Generation of IL-32β transgenic mice and IL-32β expression in mouse tissues
As described previously,38 we generated human IL-32β-overexpressing transgenic mice (IL-32β mice) by subcloning IL-32β cDNA into the mammalian expression vector pCAGGS (Figure 1a). The success of procedure was confirmed by PCR of mouse tail genomic DNA using allele-specific primers (Figure 1b). The transgene was successfully transmitted to 50% of pups from each littermate, as evaluated by genotyping and western blotting. These founder mice were each back-crossed into the C57BL6/J background for eight generations. The male/female ratio was 50% for IL-32β transgenic and nontransgenic littermates. IL-32β transgenic mice are viable, fertile, and have no tissue or organ abnormalities. RT-PCR and western blotting analysis revealed that human IL-32β was ubiquitously expressed in various tissues such as liver, kidney, and intestine, spleen and thymus, whereas human IL-32β was not expressed in the tissues of nontransgenic mice (Figure 1c). Furthermore, IL-32 levels in the sera of IL-32β transgenic mice (∼4.4 ng/ml) were found to be >10 times that in wild-type mice (∼0.3 ng/ml, Figure 1d).
IL-32β inhibited tumor growth in IL-32β transgenic mice and in BALB/c athymic nude mice inoculated with IL-32β-transfected colon and prostate cancer cells, and IL-32β also inhibited cultured cancer cell growth
To elucidate the effect of IL-32β on tumor growth in vivo, B16 melanoma cells were inoculated subcutaneously into IL-32β mice and nontransgenic mice (n=10), tumor growth was monitored for 24 days. Whereas B16 melanoma inoculated into nontransgenic mice grew vigorously, it did not grow well in IL-32β mice, in which tumor volumes and weights were significantly reduced (Figure 2a). H&E staining showed the presence of large necrotic areas in tumor sections of IL-32β mice (Figure 2b). Consistent with tumor growth inhibition, numbers of cells immunoreactive for Ki-67 (30% lower than nontransgenic mice) and PCNA (20% lower than nontransgenic mice) was significantly decreased, whereas numbers of cells immunoreactive for cleaved caspase-3 (3.7-fold) and Bax (6.2-fold) were increased in the tumor tissues of IL-32β mice (Figure 2b). Western blot analysis also showed that the expression of cleaved caspase-3 (3.3-fold), cleaved caspase-9 (2.1-fold), and Bax (4.5-fold) was increased, but bcl-2 expression (60%) was decreased in the tumor tissues of IL-32β mice (Figure 2c). Numbers of TUNEL-positive cells (apoptotic cell death, 5-fold) were greater in the tumor tissues of IL-32β mice than in those of nontransgenic mice (Figure 2d). Furthermore, immunohistochemical analysis showed that numbers of IL-32β immunoreactive cells were higher (about 7-fold) in the tumor tissues of IL-32β mice (Figure 2e).
We further examined the inhibitory effect of IL-32β on colon and prostate tumor growth. As cancer cells were rejected when they were inoculated into IL-32β mice, we used BALB/c athymic nude mice. Colon (SW620) and prostate cancer cells (PC3) were transfected with an empty vector or IL-32β, and then inoculated subcutaneously into BALB/c athymic nude mice (n=10). Relative tumor growth was then monitored for 38 days. Tumor growth was delayed in mice that were inoculated with IL-32β-transfected colon or prostate cancer cells (named as IL-32βC and IL-32βp nude mice) compared with control mice that were inoculated with vector-transfected cancer cells (IL-32βv mice) (Supplementary Figure 1A). Similar to IL-32β transgenic mice, H&E staining showed the presence of large necrotic areas in tumor sections of IL-32βC and IL-32βp nude mice (Supplementary Figure 1B). Consistent with the observed tumor growth inhibition, the numbers of immunoreactive cells for Ki-67 (30% in both IL-32βC and IL-32βp mice) and PCNA (32% in IL-32βC and 40% in IL-32βp) were significantly decreased, whereas the numbers of immunoreactive cells for cleaved caspase-3 (3-fold in IL-32βC and 3.3-fold in IL-32βp nude mice) and Bax (5-fold in IL-32βC and 3-fold in IL-32βp nude mice) in tumor tissues of IL-32βC and IL-32βp nude mice were significantly increased (Supplementary Figure 1B). Western blot analysis also showed that IL-32β increased the expression of cleaved caspase-3 (1.4-fold in IL-32βC and 2.5-fold in IL-32βp nude mice), cleaved caspase-9 (2.7-fold in IL-32βC mice and 3.2-fold in IL-32βp nude mice), and Bax (4.5-fold in IL-32βC and 3.2-fold in IL-32βp nude mice), but decreased bcl-2 expression (10% in IL-32βC and 30% in IL-32βp nude mice) in the tumor tissues of IL-32βC and IL-32βp nude mice, and in all cases, these changes were associated with a large increase of IL-32β (Supplementary Figure 1C). The number of TUNEL-positive cells (indicating apoptotic cell death, 5-fold in IL-32βC and 4.5-fold in IL-32βp mice) were increased in the tumor tissues of IL-32βC and IL-32βp nude mice, as compared with those of IL-32βV nude mice (Supplementary Figure 1D).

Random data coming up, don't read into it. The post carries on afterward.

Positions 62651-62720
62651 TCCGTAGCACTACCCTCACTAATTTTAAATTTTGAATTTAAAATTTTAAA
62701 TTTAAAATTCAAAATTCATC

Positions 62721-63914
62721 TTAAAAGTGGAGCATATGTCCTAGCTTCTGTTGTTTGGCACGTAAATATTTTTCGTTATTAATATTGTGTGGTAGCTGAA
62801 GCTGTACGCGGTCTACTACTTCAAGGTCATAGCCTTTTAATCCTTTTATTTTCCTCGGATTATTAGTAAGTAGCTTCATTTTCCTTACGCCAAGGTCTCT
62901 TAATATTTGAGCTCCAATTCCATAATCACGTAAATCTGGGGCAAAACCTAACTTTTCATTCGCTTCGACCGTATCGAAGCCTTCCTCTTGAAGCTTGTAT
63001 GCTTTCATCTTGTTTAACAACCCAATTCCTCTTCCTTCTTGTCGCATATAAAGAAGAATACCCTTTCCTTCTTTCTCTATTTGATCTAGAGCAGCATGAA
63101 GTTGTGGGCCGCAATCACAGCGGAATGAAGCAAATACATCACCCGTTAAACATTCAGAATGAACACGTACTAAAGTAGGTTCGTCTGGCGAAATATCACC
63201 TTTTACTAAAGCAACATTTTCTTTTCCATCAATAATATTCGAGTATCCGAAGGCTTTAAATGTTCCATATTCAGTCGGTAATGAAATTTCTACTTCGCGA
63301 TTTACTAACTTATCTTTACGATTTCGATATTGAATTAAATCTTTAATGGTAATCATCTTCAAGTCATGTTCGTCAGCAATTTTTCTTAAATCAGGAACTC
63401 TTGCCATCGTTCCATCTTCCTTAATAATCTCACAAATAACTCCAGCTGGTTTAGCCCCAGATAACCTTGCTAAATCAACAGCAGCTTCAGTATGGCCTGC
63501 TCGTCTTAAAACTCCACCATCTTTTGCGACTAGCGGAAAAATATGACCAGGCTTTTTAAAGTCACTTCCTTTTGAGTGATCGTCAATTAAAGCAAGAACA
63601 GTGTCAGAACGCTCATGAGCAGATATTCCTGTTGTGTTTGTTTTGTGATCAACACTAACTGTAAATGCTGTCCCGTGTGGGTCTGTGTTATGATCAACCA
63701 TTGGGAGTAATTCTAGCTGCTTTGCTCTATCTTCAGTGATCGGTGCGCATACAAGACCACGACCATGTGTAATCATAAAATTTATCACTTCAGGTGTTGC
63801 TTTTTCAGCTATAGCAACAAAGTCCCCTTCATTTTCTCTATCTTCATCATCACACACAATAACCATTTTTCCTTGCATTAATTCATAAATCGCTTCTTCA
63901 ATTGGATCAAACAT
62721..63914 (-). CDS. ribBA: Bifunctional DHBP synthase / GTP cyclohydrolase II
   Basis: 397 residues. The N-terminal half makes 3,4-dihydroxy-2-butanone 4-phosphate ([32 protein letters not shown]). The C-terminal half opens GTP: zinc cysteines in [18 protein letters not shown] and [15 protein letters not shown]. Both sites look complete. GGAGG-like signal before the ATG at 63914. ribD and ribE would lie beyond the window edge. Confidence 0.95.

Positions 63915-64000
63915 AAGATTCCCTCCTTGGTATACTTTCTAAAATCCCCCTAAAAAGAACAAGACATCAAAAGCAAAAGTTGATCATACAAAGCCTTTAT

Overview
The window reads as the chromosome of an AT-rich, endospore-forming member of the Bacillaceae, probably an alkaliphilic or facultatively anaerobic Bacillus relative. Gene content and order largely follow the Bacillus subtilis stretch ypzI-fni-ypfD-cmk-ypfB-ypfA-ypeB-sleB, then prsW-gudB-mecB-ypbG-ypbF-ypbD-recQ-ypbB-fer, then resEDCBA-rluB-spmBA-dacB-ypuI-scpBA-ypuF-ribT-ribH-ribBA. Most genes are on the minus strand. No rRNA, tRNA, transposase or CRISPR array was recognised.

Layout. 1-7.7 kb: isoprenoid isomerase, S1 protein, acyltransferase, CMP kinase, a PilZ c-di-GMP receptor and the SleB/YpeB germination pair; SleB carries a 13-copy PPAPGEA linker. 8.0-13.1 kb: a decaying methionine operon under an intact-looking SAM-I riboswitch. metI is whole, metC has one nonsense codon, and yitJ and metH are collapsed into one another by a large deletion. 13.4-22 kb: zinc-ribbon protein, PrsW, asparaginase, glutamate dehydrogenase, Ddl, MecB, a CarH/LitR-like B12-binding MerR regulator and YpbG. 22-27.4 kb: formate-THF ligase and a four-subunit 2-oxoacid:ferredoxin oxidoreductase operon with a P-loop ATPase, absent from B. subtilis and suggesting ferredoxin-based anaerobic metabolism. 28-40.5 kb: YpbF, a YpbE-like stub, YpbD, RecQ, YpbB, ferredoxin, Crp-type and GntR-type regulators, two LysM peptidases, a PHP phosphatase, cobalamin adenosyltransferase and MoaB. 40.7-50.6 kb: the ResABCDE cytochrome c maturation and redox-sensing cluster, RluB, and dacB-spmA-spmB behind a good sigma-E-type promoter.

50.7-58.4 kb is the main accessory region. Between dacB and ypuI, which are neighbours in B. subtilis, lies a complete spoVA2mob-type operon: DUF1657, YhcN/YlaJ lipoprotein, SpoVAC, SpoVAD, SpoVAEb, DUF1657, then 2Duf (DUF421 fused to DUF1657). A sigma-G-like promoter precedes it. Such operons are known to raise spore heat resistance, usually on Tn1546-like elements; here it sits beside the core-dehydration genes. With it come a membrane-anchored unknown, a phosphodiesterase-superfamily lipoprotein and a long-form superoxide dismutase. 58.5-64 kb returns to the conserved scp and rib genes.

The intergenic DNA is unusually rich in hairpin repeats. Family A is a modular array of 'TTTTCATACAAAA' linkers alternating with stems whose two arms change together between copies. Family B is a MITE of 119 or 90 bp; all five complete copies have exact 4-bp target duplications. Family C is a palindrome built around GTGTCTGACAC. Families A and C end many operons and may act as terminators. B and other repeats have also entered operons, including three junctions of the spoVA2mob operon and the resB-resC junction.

We also found that the forced expression of IL-32β in melanoma, human colon cancer cell lines (SW620), and human prostate cancer cell lines (PC3) resulted in the inhibition of cell growth in enforced IL-32β in a dose-dependent manner (Supplementary Figure 2a), as compared with cancer cells transfected with empty vector. DAPI and TUNEL assay showed that the introduction of IL-32β increased the number of TUNEL-positive cells by five-fold (melanoma cells), four-fold (SW620), or five-fold (PC3) (Supplementary Figure 2B). Moreover, IL-32 small interfering RNA (siRNA) treatment abrogated these IL-32β-induced inhibitory effects on cancer cell growth and apoptosis (Supplementary Figures 2A and 2B). These cell growth inhibition and apoptotic cell death induction were paralleled by increases in the enforced expression of IL-32β (Supplementary Figure 2C).